EuroCham: From your work experience, both in the mines and at Benline, what needs to be improved?

Matthew: There is a definite need for modernisation and digitisation and it needs to be done the right way. We can see the different ways in which companies operate within the Kingdom, some with more focus on safety and compliance and some which circumvent these rules. However, overall I believe there is a significant push from the public and private sectors to bring companies up to international standards and protect the rights and lives of Cambodian workers and local communities.

The infrastructure of the country, specifically road improvements on National Roads 3 and 4 needs improvement, and we see a definite move by the government to replace this structure but it takes time and a lot of money. Due to the lack of solid infrastructure, including solid bridges and properly maintained roads that can take heavy cargo, we’re seeing a lot of difficulty around the country with moving heavy shipments. We don’t have bypass roads or additional highways, it’s just the Phnom Penh-Sihanoukville expressway, and National Roads 3 and 4. There’s no other way to get cargo from Sihanoukville unless we’re boating it up. We are expecting water transport to become an option soon, connecting Phnom Penh Autonomous Port to Kampot via the Bassac River. This would take a lot of the strain off the current infrastructure and we’d be able to stop depending on the Mekong and Vietnam, which comes with a lot of extra fees and delays.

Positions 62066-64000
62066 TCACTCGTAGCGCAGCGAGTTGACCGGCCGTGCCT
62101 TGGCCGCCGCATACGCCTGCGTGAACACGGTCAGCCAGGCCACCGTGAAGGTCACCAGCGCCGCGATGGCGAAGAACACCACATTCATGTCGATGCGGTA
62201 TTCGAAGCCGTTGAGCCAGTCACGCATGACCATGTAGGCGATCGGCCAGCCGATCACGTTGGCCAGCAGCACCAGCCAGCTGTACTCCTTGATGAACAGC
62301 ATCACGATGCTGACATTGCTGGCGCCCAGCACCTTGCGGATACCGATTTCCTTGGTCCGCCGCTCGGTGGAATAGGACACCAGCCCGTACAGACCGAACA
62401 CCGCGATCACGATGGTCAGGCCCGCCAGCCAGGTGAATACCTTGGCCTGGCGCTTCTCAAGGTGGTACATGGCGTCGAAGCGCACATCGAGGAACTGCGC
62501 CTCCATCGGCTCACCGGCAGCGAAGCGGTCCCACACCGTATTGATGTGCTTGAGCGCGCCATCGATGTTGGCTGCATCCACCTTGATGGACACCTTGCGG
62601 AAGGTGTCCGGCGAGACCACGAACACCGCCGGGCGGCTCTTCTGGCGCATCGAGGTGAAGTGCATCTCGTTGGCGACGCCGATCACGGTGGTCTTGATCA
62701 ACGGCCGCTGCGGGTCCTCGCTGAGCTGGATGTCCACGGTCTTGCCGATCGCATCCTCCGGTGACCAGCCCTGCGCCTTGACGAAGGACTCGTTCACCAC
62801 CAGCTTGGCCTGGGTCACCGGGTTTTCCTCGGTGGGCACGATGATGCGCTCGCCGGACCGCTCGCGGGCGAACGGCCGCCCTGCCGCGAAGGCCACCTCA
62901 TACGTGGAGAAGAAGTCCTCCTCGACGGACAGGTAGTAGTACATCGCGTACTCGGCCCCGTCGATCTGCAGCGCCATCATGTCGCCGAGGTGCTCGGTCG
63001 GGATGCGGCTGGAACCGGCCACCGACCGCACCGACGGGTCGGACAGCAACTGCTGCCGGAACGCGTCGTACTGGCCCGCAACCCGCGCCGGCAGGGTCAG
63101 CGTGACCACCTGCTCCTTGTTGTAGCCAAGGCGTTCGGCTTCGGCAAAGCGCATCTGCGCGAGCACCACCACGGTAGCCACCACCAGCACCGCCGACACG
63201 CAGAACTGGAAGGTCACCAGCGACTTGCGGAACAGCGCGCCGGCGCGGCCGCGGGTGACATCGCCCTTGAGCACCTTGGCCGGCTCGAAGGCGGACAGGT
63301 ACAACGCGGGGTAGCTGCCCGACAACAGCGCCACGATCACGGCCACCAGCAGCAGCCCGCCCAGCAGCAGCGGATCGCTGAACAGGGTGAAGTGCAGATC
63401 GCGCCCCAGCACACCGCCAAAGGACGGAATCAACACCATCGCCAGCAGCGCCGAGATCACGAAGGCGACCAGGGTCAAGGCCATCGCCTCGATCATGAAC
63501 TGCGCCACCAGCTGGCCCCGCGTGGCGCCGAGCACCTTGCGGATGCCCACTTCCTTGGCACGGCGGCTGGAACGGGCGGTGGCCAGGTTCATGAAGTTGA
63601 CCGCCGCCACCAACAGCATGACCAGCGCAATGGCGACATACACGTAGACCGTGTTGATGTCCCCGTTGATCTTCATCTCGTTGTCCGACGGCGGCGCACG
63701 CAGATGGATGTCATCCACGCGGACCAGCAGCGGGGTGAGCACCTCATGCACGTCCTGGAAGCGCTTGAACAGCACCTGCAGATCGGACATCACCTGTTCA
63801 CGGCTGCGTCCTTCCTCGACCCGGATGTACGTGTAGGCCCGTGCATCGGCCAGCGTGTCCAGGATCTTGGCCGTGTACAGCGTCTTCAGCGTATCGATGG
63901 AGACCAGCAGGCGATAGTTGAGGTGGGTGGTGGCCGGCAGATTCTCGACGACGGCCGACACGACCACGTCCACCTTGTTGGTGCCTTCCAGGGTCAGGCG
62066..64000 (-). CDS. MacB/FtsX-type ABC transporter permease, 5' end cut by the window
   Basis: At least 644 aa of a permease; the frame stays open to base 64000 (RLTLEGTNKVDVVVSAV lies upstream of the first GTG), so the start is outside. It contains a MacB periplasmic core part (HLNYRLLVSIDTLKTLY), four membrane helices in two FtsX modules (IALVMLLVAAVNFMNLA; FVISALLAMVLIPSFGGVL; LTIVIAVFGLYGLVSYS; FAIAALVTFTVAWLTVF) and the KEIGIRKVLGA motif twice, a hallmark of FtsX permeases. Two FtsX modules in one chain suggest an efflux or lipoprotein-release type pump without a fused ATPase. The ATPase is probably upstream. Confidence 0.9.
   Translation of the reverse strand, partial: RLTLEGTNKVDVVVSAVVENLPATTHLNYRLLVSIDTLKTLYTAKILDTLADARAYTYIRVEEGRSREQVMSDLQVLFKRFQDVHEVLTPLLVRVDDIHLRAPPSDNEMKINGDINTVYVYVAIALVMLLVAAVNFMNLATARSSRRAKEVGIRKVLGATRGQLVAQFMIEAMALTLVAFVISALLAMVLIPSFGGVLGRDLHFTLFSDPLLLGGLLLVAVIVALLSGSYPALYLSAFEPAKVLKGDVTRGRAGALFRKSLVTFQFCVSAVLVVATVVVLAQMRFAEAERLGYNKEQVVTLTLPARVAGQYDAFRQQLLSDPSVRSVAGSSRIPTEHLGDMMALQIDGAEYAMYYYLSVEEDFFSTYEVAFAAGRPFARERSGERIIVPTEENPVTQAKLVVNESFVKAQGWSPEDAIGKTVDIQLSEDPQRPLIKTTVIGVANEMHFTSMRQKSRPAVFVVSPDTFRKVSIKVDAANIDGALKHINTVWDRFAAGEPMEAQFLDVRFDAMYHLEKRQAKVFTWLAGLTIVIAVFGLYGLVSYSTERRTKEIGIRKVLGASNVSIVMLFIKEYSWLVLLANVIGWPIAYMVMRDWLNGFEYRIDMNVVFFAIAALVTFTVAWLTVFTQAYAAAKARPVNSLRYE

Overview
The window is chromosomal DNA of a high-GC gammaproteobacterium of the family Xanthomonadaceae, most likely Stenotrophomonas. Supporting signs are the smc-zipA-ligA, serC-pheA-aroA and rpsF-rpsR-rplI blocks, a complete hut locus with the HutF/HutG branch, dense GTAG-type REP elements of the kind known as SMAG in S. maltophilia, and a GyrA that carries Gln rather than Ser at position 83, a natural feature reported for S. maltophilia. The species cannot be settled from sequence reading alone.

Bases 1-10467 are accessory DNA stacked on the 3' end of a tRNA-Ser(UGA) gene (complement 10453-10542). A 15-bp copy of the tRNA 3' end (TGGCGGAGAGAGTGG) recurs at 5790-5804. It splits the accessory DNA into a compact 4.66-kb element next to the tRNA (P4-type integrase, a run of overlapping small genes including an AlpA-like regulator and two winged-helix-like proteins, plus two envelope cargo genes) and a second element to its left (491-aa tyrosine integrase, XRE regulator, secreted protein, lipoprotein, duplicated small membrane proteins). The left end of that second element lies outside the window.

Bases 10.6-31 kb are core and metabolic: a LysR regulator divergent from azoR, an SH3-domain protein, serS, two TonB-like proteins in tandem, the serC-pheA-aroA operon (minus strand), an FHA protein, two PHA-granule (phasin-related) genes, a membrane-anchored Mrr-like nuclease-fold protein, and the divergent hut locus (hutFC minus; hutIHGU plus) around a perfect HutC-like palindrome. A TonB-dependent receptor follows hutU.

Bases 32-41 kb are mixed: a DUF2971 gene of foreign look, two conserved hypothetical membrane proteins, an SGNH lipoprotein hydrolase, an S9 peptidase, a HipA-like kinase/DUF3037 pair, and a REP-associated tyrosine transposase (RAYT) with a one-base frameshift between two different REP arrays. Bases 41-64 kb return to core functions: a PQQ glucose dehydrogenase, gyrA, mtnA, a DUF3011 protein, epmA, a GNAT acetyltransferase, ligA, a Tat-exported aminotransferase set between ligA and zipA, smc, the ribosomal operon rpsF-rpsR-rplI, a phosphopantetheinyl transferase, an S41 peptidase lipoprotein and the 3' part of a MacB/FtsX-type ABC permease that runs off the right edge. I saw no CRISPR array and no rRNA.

EuroCham: Many people have suggested that Customs needs to be improved. Could you describe why this is maybe the most talked-about problem facing importing/exporting companies?

Matthew: Logistics costs in Cambodia are higher than they are in most countries in Southeast Asia, which puts a strain on the volume of commodities and containers that we see passing in and out of Cambodia. We find that the general costs for clearance, scanning and inspection are higher than in competing countries. Other issues such as transparency, digitisation, and extra charges at the border crossings are still plaguing the government’s effort to stamp out illegal behaviour and increase compliant trading across the borders. With the introduction of digital systems such as ASYCUDA, the National Single Window, and the Best Trader Incentive Mechanism, we are starting to see the bigger companies and even mom-and-pop operators join the new systems.